But it is my inactions that disgust you.

Sometimes I think you are nothing like me.

Sometimes I think that you are so much like me that I cringe.

Your perception and intuition are keen and strong–

you notice everything.

Your sensitivity is deep–you feel every single

edge that you hear in my voice, even when

you are not the reason my voice is sharp. My

edges are so pointy, and, Lord help me,

I don’t always know how to soften myself.

I don’t always notice when you are hurting.

I don’t always have the right words within me,

or the right thoughts in my head.

I don’t always know.

I think I owe you an apology because for so long

I have regarded you more as my child instead of

just your beautiful, brilliant self.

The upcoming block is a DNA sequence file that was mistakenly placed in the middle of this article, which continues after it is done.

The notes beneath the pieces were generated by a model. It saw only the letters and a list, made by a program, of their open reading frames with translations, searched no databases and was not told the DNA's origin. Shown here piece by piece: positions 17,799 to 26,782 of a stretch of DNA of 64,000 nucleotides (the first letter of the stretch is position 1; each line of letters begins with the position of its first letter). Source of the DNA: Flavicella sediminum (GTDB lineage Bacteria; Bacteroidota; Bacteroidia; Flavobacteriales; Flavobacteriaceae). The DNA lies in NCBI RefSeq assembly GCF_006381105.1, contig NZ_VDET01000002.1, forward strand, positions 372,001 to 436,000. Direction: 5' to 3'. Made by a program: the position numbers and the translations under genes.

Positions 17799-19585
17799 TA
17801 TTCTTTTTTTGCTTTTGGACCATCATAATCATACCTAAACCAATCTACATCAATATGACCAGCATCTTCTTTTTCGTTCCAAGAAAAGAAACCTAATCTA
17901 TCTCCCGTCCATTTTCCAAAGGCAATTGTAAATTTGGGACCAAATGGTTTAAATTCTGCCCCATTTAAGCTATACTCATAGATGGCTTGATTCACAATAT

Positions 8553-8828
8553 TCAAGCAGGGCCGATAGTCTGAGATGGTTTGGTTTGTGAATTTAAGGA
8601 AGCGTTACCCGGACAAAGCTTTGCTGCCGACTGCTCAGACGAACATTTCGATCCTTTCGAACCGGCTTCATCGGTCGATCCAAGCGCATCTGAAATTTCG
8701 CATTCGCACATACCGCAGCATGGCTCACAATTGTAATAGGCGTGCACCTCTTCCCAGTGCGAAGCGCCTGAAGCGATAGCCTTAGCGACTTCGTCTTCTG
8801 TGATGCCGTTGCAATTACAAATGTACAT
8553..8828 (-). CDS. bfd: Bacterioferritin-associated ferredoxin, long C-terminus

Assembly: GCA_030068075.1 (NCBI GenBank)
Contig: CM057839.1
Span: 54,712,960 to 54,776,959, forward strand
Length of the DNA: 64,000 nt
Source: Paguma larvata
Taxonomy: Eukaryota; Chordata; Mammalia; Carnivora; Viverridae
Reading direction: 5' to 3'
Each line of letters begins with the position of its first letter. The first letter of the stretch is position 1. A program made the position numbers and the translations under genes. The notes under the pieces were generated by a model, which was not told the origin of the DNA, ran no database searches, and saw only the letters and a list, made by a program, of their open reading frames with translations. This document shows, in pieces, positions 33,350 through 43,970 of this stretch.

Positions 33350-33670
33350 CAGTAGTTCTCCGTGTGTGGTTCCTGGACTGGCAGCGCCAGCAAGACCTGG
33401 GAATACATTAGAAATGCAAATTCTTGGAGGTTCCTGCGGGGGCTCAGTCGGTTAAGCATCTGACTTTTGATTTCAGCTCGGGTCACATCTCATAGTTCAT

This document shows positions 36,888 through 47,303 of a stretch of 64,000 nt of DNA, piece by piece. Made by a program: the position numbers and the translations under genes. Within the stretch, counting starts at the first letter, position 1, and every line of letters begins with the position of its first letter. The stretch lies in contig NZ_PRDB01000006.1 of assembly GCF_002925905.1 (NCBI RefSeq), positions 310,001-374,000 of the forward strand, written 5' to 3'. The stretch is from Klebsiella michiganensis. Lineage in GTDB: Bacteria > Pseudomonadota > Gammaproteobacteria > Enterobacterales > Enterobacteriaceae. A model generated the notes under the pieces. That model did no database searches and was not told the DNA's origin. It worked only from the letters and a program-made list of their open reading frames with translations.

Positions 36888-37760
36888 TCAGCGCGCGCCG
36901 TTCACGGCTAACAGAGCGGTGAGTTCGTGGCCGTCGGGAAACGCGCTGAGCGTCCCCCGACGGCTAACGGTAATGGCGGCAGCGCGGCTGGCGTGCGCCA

I am getting better at that, but it is hard

because you reflect me back to myself and

sometimes I can’t help but react to that

reflection instead of just responding to you.

You who are creative and independent in thought

but insecure in word and deed.

You who are in one moment somber

but in the next singing.

You who are both somehow fickle

yet easy to please.

You who are both a puzzle and mystery

yet so very familiar to me.

I am watching, I am learning, I am growing with you.

IMG_0492

On rivers. And tents. And ministers who drink beer.

Well, at this hour eleven years ago I was standing at an alter with the love of my life next to me. Everything looked beautiful. All of our nearest and dearest were there to celebrate the joining of our lives. But, boy oh boy, did they ever get a show. All I wanted to do was promise to love, honor, and cherish him until death parted us. Well, I would just have to wait… and wait… and wait… while these lovely observations were offered: